She told him that she had called a mental health crisis team that morning but they had told her that she would have to wait until Monday for an appointment.

By 3pm, Georgia had decided to go upstairs to listen to music and could be heard “laughing and singing”, according to Mr Small.

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His son and his son’s friend had asked Mr Small about dinner and he told them to go upstairs to ask Georgia about getting fish and chips.

In a statement, Mr Small said: “I then heard screaming from upstairs. When I got there I saw Georgia hanging.”

He removed the material from around her neck before starting CPR on his partner and telling his son to call 999.

Reading Chronicle: Georgia May AitkenGeorgia May Aitken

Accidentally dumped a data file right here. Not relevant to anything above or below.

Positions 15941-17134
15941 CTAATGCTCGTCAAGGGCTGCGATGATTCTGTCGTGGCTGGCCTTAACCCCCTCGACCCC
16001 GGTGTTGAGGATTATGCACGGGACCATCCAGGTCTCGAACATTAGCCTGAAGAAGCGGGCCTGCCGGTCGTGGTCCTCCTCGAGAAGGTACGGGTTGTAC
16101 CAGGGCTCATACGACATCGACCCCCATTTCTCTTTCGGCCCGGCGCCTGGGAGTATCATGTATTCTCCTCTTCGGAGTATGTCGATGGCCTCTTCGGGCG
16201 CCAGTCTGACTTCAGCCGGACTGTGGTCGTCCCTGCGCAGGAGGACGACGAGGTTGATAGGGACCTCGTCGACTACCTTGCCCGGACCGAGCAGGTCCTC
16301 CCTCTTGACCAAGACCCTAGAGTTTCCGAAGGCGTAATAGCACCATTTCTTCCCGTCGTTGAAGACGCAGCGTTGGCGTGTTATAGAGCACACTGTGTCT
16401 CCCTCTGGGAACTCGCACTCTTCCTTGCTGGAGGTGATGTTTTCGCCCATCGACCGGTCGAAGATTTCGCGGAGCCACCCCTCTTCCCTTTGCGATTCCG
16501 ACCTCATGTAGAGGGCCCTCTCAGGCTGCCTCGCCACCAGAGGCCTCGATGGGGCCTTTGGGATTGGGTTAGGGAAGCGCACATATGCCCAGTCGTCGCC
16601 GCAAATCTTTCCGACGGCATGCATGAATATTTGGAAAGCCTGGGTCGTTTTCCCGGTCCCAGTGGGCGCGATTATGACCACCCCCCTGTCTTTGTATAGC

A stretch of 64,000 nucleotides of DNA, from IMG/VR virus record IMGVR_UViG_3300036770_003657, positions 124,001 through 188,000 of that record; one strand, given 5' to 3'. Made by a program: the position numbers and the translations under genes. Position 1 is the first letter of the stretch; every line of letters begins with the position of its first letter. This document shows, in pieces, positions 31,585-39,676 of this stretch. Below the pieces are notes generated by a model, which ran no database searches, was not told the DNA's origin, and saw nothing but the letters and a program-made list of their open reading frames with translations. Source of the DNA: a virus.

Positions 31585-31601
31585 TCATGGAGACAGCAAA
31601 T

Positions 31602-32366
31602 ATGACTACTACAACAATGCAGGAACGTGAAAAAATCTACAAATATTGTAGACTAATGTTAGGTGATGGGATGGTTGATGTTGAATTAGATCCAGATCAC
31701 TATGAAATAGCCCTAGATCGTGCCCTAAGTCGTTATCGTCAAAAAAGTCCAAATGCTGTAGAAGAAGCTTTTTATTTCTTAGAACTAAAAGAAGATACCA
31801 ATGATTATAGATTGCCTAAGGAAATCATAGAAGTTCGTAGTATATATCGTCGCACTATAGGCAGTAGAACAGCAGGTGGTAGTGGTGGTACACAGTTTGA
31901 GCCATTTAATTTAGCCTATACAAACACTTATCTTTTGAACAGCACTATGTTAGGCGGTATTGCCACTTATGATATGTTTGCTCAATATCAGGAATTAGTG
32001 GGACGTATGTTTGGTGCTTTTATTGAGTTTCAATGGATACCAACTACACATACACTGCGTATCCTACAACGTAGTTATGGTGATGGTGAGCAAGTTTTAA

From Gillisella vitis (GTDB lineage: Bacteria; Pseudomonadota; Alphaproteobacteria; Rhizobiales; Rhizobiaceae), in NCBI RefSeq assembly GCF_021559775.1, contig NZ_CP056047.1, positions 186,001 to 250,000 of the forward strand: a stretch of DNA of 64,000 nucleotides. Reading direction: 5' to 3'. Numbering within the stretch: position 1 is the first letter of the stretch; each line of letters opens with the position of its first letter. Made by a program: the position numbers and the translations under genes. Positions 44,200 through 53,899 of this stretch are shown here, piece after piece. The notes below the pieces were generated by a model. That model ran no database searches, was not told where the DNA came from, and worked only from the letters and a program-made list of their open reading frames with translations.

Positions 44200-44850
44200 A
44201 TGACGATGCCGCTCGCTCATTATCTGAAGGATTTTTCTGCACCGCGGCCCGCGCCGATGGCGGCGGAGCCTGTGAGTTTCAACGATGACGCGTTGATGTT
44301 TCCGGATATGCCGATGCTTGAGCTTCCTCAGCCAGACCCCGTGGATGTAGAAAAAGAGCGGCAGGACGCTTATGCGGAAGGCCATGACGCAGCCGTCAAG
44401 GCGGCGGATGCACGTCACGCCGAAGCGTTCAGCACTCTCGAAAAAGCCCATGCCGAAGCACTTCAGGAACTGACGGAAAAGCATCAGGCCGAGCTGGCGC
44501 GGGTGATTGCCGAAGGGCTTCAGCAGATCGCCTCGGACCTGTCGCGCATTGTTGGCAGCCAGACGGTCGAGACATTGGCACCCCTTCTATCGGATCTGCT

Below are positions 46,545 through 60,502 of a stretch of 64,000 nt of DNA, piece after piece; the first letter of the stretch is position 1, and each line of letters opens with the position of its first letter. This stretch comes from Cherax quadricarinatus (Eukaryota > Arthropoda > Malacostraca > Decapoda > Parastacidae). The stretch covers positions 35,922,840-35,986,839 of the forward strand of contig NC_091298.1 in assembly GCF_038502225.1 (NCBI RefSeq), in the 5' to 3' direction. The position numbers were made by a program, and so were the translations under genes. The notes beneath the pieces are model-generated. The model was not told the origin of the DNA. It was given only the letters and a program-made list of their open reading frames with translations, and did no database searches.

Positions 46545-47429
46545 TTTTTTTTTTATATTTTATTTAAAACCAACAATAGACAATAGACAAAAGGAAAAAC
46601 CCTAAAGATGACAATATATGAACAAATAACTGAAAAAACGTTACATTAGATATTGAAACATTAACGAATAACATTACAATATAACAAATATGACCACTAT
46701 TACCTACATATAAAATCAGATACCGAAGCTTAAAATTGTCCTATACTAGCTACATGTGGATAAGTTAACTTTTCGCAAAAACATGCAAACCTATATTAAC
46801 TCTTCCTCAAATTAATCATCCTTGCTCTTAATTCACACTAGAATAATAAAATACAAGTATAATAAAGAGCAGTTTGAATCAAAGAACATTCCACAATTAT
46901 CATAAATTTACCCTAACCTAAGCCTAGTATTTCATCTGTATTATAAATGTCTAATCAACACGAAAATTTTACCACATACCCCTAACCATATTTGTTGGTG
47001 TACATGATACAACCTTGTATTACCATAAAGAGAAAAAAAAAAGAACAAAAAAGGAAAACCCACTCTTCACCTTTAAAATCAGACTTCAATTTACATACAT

Police then arrived and performed CPR, managing to get a pulse from Georgia.

PC Herrington, who gave a statement following the incident, said Benjamin Small was “visibly distressed” and “shaking and crying”.

Another officer described the children who found Georgia as “extremely emotional”.

Georgia was transported to Royal Berkshire Hospital where she was placed under intensive care.

She “appeared to be breathing” at points during her treatment but her breathing became sporadic by June 18.

Consultants agreed she demonstrated “severe brain damage” and organ failure and a decision was made with the family to turn off her life support on June 19.

What happened in the days leading up to her hanging?

Reading Coroner’s Court heard how Ms Aitken was diagnosed with depression and anxiety in 2015.

However she was discharged from mental health support in April 2016.

More than three years later, in January 2020, she began to struggle again after two major incidents in the family household.

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A social worker reported that her mood had improved by February 2020 and during a scheduled visit in April she was described as “happy and chatty”.